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Can Music Be Political?

            The question of can music be political has been greatly debated over the past century, however, the works that have been debated the most are those from nazi Germany and Soviet Russia for there links with the social "cleansing" at the time in both societies.
             "We are paupers. There is no paper. The workers are hungry and cold and have no clothing or shoes. The machines are worn out. The buildings are collapsing.".
             Lenin wrote these lines in February 1921 following the end of the Russian revolution. Later that year Lenin introduced the "New Economic Policy" and the country seemingly began to regain control of the economy, despite the dismay of the communists. .
             Soviet composers of the 1920's were confronted by many new problems. Firstly, the audiences at the time were the most diverse they had ever been, with both sophisticated intelligent listeners and the uneducated, although there was still a void where the middle class should be. Because of this diversity, composers found themselves writing for either end of the spectrum, but never both. This obtained a satisfactory effect for that particular audience, but was never completely successful as the music was composed against a set of conditions, and few works provoked any interest beyond the boundaries of Russia, unlike before the revolution.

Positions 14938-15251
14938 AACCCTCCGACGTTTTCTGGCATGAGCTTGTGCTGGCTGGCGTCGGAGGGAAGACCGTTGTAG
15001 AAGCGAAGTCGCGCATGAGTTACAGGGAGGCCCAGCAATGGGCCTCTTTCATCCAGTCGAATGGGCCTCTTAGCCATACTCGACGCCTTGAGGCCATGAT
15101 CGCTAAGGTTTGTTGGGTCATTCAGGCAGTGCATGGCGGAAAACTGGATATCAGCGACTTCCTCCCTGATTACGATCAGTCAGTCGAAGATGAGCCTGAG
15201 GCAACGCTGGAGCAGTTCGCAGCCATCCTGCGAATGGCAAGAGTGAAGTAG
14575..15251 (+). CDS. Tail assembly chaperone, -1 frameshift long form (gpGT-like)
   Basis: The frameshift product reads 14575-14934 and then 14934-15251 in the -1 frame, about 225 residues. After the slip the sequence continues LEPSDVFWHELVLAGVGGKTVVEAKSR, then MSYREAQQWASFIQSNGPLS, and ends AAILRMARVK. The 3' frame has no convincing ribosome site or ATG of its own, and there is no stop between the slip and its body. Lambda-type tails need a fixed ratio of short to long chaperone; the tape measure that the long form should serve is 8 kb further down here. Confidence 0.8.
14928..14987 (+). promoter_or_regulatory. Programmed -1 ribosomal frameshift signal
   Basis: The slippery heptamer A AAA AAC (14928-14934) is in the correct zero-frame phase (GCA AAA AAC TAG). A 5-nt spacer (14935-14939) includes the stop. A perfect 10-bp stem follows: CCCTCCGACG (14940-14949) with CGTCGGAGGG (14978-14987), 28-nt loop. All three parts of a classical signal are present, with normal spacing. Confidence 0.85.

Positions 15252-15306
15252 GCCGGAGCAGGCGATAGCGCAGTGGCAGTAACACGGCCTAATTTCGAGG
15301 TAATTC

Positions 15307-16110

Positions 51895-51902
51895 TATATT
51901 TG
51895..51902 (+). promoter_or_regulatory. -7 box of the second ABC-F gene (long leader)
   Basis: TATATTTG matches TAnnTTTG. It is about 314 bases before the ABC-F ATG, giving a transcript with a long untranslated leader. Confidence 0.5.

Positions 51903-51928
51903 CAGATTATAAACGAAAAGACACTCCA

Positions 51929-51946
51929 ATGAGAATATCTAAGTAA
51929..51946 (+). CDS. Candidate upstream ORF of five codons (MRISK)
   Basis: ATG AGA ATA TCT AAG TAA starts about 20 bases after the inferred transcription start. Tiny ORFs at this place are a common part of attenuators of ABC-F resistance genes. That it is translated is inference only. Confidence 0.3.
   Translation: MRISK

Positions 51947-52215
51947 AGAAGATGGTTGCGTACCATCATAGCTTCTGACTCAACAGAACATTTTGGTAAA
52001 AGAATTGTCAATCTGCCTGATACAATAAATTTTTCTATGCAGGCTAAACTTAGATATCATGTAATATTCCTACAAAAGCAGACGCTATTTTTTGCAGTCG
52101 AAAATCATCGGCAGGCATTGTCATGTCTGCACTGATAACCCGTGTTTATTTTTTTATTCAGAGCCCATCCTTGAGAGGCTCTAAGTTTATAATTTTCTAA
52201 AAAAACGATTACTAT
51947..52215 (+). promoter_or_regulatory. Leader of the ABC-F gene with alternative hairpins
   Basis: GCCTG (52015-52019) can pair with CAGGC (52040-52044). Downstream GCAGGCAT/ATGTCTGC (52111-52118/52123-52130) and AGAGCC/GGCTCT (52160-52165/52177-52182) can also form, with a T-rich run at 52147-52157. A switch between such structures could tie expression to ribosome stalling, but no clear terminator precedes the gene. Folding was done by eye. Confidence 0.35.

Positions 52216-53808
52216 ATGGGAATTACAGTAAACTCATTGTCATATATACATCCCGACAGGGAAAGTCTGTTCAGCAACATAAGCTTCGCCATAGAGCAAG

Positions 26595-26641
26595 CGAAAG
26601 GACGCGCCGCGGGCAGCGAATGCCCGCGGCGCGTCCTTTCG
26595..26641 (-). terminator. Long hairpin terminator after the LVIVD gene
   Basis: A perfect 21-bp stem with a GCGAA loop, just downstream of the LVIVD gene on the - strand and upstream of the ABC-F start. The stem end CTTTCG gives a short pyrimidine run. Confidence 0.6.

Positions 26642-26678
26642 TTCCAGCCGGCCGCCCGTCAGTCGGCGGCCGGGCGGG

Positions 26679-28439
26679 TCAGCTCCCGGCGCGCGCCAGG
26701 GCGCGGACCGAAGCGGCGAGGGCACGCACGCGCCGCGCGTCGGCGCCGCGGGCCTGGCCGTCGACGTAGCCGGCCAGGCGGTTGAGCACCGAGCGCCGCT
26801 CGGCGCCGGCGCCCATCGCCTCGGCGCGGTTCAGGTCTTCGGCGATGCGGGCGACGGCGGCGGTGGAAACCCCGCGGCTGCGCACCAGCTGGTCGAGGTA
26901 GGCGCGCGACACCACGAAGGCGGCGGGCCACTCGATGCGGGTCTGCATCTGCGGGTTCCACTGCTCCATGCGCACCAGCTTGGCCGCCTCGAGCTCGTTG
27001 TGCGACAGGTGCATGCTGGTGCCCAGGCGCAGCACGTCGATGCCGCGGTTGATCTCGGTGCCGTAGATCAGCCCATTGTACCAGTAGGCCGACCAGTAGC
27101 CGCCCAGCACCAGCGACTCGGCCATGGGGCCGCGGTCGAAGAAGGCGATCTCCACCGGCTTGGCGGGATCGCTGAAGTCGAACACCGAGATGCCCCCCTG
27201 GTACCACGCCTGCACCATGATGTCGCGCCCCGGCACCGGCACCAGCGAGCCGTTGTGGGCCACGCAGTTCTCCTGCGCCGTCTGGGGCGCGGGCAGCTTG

In the early 1930's, after nearly a decade of failed compositions, a change came about in the Soviet's attitudes towards the arts. In 1932, a union was set up, "The Union of Soviet Composers" which was then split up into sections which governs the various musical genres. Composers had the moral obligation to submit their work to the USC for approval. Although it was not necessary to submit work, failure to do so would almost certainly result in national criticism and the work not being successful. Because Stalin had with the USC controlled the arts, in particularly music, it has often been argued that many composers rebelled against this by seemingly complying by the rules and even in some cases, actually praising Stalin.

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